Chancellor Wilson receives lifetime achievement award
The Honourable Michael Wilson, Chancellor of the University of Toronto, is the recipient of the Canadian Club of Toronto’s 2013 Lifetime Achievement Award.
In presenting the award May 29, Dany Assaf, chair of the club’s awards committee, noted some of Wilson’s most famous accomplishments in his tenure as Canada’s Minister of Finance, and his outstanding volunteer work in the advancement of mental health.
Wilson has demonstrated “the true essence of leadership” throughout his career, Assaf said, adding “he has reached the pinnacles of success in politics, in business, and in the social-charitable components of our society.”
In his address on accepting the award, the chancellor spoke of what he has learned through crucial events in his life and career.
On his party’s loss of government in the 1980 federal election, he explained that the time in opposition turned out to be an invaluable period of consultation and policy development. This in turn led to the integrated economic strategy he spearheaded when returned to government in 1984 – changes which would “transform the makeup of the Canadian economy,” he said.
The chancellor also spoke movingly of the loss of his son Cameron to mental illness, in 1995, and how the experience led him to a new level of involvement in the cause of mental health.
He described the power of speaking out from personal experience, to help reduce the burden of stigma, and thus to encourage others to seek help and support. Noting that significant challenges remain, he said that great progress has been made in recent decades.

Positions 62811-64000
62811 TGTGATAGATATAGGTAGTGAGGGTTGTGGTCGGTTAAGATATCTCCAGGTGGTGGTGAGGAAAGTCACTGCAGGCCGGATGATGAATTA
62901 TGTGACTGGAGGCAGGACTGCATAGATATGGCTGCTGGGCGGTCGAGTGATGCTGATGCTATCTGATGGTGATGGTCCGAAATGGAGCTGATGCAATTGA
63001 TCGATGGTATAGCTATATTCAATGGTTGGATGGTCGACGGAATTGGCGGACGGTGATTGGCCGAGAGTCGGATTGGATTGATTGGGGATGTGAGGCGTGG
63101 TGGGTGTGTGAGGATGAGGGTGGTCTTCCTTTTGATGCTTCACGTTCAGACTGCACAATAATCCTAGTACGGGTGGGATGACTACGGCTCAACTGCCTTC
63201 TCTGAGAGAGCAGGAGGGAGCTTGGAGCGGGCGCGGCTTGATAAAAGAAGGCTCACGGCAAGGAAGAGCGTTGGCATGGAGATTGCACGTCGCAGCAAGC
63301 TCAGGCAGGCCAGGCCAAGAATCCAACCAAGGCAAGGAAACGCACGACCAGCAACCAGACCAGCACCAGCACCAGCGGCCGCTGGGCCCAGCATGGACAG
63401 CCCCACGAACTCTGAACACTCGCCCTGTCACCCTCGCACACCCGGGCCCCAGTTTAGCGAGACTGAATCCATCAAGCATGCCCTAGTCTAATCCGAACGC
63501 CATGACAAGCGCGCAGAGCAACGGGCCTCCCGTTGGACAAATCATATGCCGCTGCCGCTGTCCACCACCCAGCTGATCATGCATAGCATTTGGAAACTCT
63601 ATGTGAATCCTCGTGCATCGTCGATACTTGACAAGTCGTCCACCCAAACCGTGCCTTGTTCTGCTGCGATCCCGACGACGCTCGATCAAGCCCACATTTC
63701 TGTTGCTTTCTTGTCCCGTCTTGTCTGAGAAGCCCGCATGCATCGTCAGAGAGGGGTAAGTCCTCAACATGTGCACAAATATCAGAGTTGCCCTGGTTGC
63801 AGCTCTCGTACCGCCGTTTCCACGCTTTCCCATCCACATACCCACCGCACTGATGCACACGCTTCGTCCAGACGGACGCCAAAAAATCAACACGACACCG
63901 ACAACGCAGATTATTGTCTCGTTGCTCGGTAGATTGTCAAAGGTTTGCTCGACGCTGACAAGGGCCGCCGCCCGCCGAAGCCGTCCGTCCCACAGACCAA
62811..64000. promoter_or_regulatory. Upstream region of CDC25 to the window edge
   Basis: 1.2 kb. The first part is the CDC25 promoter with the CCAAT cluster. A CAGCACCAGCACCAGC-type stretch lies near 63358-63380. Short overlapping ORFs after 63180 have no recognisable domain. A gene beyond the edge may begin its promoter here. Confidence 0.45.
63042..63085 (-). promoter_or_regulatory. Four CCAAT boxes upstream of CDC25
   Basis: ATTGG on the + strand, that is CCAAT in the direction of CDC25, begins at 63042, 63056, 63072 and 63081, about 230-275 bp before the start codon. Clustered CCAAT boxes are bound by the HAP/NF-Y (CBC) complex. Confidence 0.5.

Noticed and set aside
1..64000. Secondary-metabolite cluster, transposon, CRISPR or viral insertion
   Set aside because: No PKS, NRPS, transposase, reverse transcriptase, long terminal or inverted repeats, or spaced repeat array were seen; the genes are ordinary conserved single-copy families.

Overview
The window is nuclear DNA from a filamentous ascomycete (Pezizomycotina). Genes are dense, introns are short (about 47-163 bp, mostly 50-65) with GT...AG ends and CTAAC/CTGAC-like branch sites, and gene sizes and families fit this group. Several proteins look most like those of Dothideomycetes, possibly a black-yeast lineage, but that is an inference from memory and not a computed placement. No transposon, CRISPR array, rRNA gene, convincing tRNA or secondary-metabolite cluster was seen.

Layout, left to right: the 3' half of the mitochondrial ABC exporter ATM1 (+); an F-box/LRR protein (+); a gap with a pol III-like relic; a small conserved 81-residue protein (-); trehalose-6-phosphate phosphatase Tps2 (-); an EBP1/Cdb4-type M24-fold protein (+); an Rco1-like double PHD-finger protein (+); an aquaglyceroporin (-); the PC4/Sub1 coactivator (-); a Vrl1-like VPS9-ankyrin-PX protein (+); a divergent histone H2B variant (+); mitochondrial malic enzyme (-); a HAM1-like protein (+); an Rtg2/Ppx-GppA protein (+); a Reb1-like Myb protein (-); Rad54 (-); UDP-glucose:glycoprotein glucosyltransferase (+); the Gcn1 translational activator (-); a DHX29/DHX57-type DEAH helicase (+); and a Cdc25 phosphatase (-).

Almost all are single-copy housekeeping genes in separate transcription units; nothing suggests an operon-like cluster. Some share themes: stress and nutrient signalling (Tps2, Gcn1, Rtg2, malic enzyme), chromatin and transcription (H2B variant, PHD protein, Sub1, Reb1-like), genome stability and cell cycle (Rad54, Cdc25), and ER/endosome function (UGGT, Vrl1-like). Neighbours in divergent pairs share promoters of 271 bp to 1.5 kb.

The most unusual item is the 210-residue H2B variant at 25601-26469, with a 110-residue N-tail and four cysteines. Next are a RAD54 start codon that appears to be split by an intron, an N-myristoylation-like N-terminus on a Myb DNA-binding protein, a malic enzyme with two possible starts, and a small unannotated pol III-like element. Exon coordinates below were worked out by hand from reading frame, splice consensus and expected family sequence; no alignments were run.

“We can [now] imagine a day when we can prevent a young person from developing a psychotic illness altogether,” he said. “New discoveries, improved treatment and supports, and more awareness are leading us to a future where no one will believe that life is not worth living.”
The chancellor also offered a fascinating account of his long relationship with people who immigrated to Canada from countries in Eastern Europe, to escape the rule of the former Soviet Union.
He recounted his “momentous trip” to the region as Canada’s representative, in August 1991 – in which he met with former Soviet leader Mikhail Gorbachev and the late Russian president Boris Yeltsin, on the very day legislation was passed to dissolve the USSR – and the “electrifying” experience of speaking days later back in Canada, to a huge crowd of people whose homelands had just been liberated.
In conclusion, the chancellor said, the common thread in these experiences is the importance of freedom – freedom from social stigma, freedom from political oppression, and freedom of choice for future generations through sound fiscal and economic policies.
“The desire for freedom in its many forms is a powerful ingredient in much of what we do,” he said. “And it has had a powerful impact on my life.”